There are three techniques I use to make “stripey” beads:
- stripe a rod with color and make beads
- wodge together chunks of glass and make beads
- fuse multiple colors into strip or sheet and use that to make beads
I'm going to discuss the newest method (3), here. It comes in 3a and 3b flavors:
The strip on the left is fused bullseye; the two on the right are morretti/effetre ends fused in a ‘rod pod’
3a is prefused sheet; 3b is prefused “rods”. Bullseye, if you hadn't heard, is going for the flameworking market in a big way, and has started churning out a lot of their basic colors in rod form, as well as many new, yummy colors. (And some colors which look much cooler in sheet than they do in rod, ’cuz the sheet cools and therefore strikes unevenly...1234 opaque purple/blue is a good example of this effect.)
This means I was left with a lot ‘sizzle sticks’, sheet cut in 1/4-3/8” wide strips, their old method of making sheet (semi)acceptable to lampworkers, which I don't like working with nearly as much as the rods, which are easier to rotate. (Exception: tape two sizzle sticks together, and you've got a rod square in cross-section, ideal for for doing twisties on the fly. But that's a subset of technique #1...)
I'm also trying to dip my toe into the fusing thing, with the idea of some day doing pate de verre. A friend kindly allowed me to set up a good size sheet in her bathtub kiln, and so I fused the old sizzle sticks onto white. The plan was to then strip crosswise, shift the stripes a little, and refuse. But the edges were too messy, so I saved them for beadmaking. Not to mention the fusing cycle ran too fast, which resulted in huge bubbles and lumps, but again, that's a problem for another day:)
The bullseye beads tend to be on the left; effetre on the right—oopsie, the lowermost orange and red bead to the right was a twistie on the fly bead, a variation on the #1 technique I'm supposed to discuss in another post.
The other variation I attempted comes from a different friend's effetre ‘end’ collection. I piled a bunch of these into a bullseye rodpod, and they got fused in the same firing as the sheet. I thought by pre-fusing them, there would be fewer problems with explodo glass, and by and large I was correct.
As the picture shows, the techniques don't show a great deal of difference in the beads: the bullseye strip tended to yield simpler color combinations, because it generally requires about 1” to 1-1/4” (25–30mm) standard glass rod to make a small bead—but since these were thick with dribbles I sometimes only got in one or two colors as opposed to the typical three-four I shoot for and would've gotten if I'd used quarter-inch (8mm) wide strip. The one-to-one ratio of white to colored (opaque or transparent, I used both) glass seemed to work well. Bullseye yields softer, less strongly delineated stripes as a rule than does effetre.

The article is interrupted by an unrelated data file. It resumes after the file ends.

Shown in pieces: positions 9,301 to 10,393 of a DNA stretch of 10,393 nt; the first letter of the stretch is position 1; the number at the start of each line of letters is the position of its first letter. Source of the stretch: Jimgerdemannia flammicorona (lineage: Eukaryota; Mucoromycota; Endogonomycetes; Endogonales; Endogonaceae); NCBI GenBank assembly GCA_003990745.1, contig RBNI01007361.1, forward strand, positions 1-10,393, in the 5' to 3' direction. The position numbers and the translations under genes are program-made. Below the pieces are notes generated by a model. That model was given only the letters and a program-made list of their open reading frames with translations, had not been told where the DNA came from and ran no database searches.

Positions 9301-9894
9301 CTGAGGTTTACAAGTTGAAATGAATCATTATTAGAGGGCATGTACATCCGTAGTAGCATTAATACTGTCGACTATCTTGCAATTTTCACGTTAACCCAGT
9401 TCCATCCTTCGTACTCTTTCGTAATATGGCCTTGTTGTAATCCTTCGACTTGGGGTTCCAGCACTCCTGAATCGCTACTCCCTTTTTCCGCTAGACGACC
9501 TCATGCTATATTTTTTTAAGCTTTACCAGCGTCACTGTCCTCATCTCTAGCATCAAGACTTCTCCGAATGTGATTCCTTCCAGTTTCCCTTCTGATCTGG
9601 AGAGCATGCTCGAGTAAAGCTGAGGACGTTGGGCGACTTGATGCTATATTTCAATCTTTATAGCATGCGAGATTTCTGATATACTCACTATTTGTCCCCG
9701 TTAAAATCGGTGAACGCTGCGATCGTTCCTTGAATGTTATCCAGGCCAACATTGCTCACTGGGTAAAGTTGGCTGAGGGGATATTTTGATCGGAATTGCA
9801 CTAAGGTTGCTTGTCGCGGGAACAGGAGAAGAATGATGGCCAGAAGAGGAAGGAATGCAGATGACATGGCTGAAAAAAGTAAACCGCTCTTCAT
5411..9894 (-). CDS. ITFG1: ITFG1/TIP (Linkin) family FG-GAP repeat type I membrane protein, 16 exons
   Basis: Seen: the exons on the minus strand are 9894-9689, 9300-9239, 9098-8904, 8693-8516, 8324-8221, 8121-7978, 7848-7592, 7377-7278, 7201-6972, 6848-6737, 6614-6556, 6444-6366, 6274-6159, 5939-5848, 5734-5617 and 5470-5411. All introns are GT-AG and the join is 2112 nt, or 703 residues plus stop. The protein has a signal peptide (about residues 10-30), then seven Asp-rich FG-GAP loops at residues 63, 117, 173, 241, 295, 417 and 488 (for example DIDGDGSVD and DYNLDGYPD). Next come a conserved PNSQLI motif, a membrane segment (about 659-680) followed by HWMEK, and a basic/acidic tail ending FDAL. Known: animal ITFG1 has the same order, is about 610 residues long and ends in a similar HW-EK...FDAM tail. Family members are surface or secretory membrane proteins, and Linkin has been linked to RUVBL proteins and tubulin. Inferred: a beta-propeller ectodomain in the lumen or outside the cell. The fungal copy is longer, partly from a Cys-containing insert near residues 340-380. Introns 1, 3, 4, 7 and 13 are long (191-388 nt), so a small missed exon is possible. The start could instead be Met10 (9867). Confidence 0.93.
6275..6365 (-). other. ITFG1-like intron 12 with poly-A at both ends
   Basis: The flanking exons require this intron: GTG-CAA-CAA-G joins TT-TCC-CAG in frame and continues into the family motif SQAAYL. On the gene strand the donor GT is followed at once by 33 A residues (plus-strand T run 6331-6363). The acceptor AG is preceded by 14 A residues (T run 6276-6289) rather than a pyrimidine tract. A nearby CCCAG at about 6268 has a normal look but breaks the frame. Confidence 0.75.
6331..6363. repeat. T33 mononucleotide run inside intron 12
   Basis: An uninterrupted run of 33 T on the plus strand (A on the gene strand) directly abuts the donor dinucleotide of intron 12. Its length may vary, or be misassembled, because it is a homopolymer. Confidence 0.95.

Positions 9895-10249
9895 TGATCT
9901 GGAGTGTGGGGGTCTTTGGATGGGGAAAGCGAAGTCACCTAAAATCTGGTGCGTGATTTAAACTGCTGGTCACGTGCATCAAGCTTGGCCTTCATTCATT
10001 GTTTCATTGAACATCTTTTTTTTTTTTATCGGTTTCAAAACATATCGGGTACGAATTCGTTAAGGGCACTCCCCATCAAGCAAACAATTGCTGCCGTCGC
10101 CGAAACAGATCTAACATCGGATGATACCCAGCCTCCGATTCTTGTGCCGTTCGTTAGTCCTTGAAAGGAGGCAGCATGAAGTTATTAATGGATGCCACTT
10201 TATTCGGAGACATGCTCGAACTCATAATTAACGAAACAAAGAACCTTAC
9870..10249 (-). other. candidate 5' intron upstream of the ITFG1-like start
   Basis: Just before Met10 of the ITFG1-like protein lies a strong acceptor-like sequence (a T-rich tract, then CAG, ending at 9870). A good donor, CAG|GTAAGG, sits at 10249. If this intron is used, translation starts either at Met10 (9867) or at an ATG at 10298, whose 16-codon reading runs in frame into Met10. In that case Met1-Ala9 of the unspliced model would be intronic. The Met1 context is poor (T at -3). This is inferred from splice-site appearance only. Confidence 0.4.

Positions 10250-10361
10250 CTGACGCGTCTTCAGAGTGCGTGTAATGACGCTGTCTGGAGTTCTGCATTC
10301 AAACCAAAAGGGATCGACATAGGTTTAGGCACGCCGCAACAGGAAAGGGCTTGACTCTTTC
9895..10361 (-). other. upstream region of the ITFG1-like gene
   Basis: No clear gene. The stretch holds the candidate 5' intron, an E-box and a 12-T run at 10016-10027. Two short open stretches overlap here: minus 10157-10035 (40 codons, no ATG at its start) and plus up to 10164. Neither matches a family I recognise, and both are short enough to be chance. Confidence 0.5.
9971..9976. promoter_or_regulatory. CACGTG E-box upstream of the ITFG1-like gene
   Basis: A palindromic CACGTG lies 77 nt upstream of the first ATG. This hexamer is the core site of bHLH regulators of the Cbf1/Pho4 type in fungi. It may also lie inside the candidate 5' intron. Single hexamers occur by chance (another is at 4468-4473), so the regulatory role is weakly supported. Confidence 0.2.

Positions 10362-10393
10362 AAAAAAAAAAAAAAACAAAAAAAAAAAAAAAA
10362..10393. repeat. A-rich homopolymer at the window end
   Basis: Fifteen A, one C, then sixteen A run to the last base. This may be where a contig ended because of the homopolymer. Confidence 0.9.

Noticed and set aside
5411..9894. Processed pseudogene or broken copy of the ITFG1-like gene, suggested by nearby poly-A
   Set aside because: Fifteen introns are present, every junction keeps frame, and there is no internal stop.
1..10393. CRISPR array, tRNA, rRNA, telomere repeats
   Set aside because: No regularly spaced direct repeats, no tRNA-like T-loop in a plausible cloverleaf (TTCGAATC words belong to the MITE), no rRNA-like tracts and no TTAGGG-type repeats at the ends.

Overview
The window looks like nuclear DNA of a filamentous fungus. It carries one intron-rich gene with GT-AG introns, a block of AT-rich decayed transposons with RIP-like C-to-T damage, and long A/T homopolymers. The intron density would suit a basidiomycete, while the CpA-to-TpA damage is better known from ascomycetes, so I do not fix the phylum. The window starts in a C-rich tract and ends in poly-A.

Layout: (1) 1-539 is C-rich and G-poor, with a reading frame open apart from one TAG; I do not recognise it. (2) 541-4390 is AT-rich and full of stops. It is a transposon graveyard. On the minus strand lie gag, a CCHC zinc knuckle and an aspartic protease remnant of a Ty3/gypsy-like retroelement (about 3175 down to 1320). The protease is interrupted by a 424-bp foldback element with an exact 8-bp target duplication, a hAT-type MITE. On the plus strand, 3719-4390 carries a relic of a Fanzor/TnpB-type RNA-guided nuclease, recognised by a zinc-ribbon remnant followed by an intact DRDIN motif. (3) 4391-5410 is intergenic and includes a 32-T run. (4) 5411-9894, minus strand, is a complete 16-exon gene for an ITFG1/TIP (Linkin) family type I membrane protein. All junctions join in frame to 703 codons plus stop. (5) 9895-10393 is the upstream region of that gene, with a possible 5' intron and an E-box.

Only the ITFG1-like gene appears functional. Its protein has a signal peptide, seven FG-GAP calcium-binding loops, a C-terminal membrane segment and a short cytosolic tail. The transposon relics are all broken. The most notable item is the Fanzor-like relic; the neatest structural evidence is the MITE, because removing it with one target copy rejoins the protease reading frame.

Like method 2, the wodging one, I found I had less control over the colors than with striping, but if I restricted the fuse to 3–4 colors, I expect I could fix that. In fact, I imagine with patience I could get remarkably consistant results with sheet in pre-fused colors and patterns.
Technical issues: I had to grind kiln wash off the rod-pod glass some; and in both cases I mounted the color on plain rods to make rotating the glass easier. (You can see where one of my mounting rods cracked off the middle strip in the picture. —Lost one of my prettiest beads because I mistakenly mounted the bullseye on an effetre clear, so of course it cracked. It really is important to pay attention when multiple glasses on the table: in this case I simply forgot the bullseye was a different glass, because I grouped the pre-fused glass together by technique, instead of by coe. Bad.) Even with the sticks fused and annealed I still preheated in a kiln and I still had one nasty break while working.
As is so often the case, things didn't quite work out as I intended. The rod-pod method works well enough, but I think wodging is faster and more consistant for using scrap, especially factoring in the time to clean off the release. The bullseye sheet, on the other hand, was fired on shelf paper, and so simple water washing removed all the residue. I just made beads out of the no-good edges for a lark, so of course it's the technique I've concluded is worth following: I believe it's more suited to production than striping or wodging.
Some day I'll write a real post, but in the meantime this is the tool I load my scrap in to preheat. The handle is a bent 3/32 mandrel, and the lid is about 2” (50cm) across.
16 soda lime stripeys, 10–13mm diameter made with pre-fused strips. March 2005.
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